GLOBAL MARKETS-Dollar rises, Nikkei takes back lost ground
* European shares expected to open higher
* Most Asian shares down on U.S. stimulus worries
* Nikkei rises 1.3 pct after late surge
* Hong Kong market closed due to typhoon
TOKYO, Aug 14 (Reuters) - The dollar clawed back ground against the yen and Japanese shares surged late in Wednesday's session, but stocks fell in much of Asia after U.S. sales data reinforced expectations that the Federal Reserve will soon pare its stimulus. Financial spreadbetters expect Britain's FTSE 100 to open 1 to 3 points higher, or as much as 0.05 percent; Germany's DAX to gain 8 to 9 points, or as much as 0.1 percent; and France's CAC 40 to rise 2 to 3 points, or as much as 0.1 percent. Data due later on Wednesday is expected to show that the euro zone economy moved out of its longest recession, eking out growth of 0.2 percent in the June quarter. The German economy grew by 0.7 percent in the second quarter of 2013, data on Wednesday showed, the largest expansion for Europe's biggest economy in more than a year. The dollar rose about 0.2 percent to 98.41 yen, up from a session low of 97.87 yen and pulling away from a seven-week low of 95.810 hit last week. Against a basket of major currencies, the dollar dipped slightly, while the euro rose about 0.1 percent to $1.3273, supported by the German economic data. MSCI's broadest index of Asia-Pacific shares outside Japan was flat, while the Korea Composite Stock Price Index (KOSPI) added 0.6 percent and the Shanghai Composite Index and was down 0.4 percent. The Hong Kong stock exchange was closed on Wednesday due to Typhoon Utor. Japan's benchmark Nikkei stock average erased losses and, in a late surge, gained 1.3 percent to a one-week closing high. Tuesday's U.S. data showed retail sales excluding cars, gasoline and building materials rose 0.5 percent in July, the largest increase since December, reinforcing expectations the Federal Reserve could soon cut back quantitative easing.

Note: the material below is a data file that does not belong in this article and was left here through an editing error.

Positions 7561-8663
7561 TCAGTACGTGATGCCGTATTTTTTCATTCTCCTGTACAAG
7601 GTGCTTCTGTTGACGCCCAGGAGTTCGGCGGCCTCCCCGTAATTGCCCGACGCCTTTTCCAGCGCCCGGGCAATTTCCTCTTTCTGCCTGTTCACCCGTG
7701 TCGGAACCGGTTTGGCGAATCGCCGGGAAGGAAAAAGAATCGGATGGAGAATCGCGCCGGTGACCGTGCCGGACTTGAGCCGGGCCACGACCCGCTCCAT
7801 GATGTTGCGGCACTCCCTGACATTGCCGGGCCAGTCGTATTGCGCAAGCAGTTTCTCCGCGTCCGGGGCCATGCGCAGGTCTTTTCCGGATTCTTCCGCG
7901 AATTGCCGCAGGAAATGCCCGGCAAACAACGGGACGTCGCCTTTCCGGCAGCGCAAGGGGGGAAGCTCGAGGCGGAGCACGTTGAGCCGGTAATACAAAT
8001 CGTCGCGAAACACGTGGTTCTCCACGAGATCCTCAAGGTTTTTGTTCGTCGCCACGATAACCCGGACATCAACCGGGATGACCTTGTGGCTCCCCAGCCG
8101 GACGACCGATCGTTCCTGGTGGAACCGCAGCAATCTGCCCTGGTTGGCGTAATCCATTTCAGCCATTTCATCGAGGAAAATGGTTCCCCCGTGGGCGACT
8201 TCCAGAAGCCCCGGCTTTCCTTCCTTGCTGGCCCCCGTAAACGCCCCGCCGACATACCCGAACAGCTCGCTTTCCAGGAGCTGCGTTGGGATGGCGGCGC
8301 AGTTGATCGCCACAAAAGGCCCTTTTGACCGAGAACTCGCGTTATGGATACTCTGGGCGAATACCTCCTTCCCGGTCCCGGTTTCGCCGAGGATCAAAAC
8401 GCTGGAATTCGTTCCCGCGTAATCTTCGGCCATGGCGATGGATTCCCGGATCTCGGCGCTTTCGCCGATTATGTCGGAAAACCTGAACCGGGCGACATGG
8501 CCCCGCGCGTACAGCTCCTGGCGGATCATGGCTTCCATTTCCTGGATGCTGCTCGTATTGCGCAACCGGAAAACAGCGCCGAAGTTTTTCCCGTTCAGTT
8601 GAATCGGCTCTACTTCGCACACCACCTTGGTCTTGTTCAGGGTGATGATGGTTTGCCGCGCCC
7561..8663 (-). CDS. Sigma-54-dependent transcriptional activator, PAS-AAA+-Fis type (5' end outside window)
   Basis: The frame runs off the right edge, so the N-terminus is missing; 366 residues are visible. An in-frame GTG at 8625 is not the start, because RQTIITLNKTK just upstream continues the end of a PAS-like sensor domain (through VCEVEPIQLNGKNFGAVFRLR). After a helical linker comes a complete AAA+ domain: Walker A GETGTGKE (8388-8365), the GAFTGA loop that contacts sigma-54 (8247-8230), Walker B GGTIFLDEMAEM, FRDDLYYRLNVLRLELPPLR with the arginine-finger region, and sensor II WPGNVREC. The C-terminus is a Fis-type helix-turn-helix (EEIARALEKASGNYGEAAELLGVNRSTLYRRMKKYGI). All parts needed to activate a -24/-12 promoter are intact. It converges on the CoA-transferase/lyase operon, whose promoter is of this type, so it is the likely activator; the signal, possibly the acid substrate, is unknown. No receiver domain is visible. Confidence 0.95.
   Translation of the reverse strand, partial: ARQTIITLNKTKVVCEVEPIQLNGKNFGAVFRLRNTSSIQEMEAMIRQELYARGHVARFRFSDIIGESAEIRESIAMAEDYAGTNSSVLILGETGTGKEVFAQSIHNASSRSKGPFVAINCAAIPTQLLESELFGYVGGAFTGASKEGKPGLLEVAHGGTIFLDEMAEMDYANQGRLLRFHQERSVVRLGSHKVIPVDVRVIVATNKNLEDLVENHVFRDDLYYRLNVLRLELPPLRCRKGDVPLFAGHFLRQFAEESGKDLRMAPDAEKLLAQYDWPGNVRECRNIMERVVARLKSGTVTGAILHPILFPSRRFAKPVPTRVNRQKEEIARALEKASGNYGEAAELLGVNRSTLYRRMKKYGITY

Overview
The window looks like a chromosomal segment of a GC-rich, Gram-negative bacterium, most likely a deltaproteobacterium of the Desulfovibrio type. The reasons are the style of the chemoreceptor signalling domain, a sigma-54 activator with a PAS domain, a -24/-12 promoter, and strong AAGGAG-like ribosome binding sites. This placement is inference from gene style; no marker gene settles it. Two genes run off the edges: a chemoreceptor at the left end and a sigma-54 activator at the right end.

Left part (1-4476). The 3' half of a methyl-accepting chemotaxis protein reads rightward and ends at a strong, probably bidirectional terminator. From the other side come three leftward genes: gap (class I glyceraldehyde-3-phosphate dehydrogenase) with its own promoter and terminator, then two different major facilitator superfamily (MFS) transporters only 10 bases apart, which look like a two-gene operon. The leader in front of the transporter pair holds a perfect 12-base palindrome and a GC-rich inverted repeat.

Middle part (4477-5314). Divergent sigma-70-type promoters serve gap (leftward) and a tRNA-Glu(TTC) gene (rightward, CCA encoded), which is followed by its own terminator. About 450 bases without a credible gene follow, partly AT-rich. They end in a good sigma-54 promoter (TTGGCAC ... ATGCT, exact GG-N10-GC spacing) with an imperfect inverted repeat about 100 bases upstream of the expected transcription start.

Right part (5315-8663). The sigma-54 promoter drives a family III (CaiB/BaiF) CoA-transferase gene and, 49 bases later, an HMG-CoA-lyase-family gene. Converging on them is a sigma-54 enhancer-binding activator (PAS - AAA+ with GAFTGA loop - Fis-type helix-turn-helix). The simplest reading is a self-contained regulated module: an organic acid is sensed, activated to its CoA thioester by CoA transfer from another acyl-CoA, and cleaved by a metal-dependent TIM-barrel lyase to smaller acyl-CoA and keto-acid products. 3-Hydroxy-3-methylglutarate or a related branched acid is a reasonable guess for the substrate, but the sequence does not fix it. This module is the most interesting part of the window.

"We think the Fed will start reducing quantitative easing in September unless we see surprisingly weak data, particularly on payrolls," said Shinichiro Kadota, FX strategist at Barclays in Tokyo. Yields on benchmark U.S. 10-year Treasuries remained close to their highest levels in nearly two years, as investors prepared for a tapering of the Fed's $85 billion-a-month bond buying.
Atlanta Fed President Dennis Lockhart said it was too early to detail plans for a tapering, but did not rule out the possibility of it starting next month. His suggestion it would neither be sudden or drastic helped boost sentiment in U.S. stock markets, some of which carried into Asian trade.
Ahead of the U.S. sales data, European indicators on Tuesday painted a brighter picture. Germany's ZEW economic sentiment survey was upbeat and euro zone industrial output rose, while UK house prices increased at their fastest pace in seven years.
"The U.S. and European data offered evidence of an improving global economy, although they were not enough to provide a clear direction for the market, it will be enough to give it a push," said Ko Seung-hee, a market analyst at SK Securities in Seoul. Later on Wednesday, U.S. wholesale price data is scheduled to be released, and Thursday will bring U.S. industrial production and consumer inflation reports. In commodities markets, copper rose 0.2 percent to$7,285.50 a tonne. Gold slipped, last buying $1,320.51 per ounce. Brent crude prices gave up 0.3 percent to $109.46 a barrel.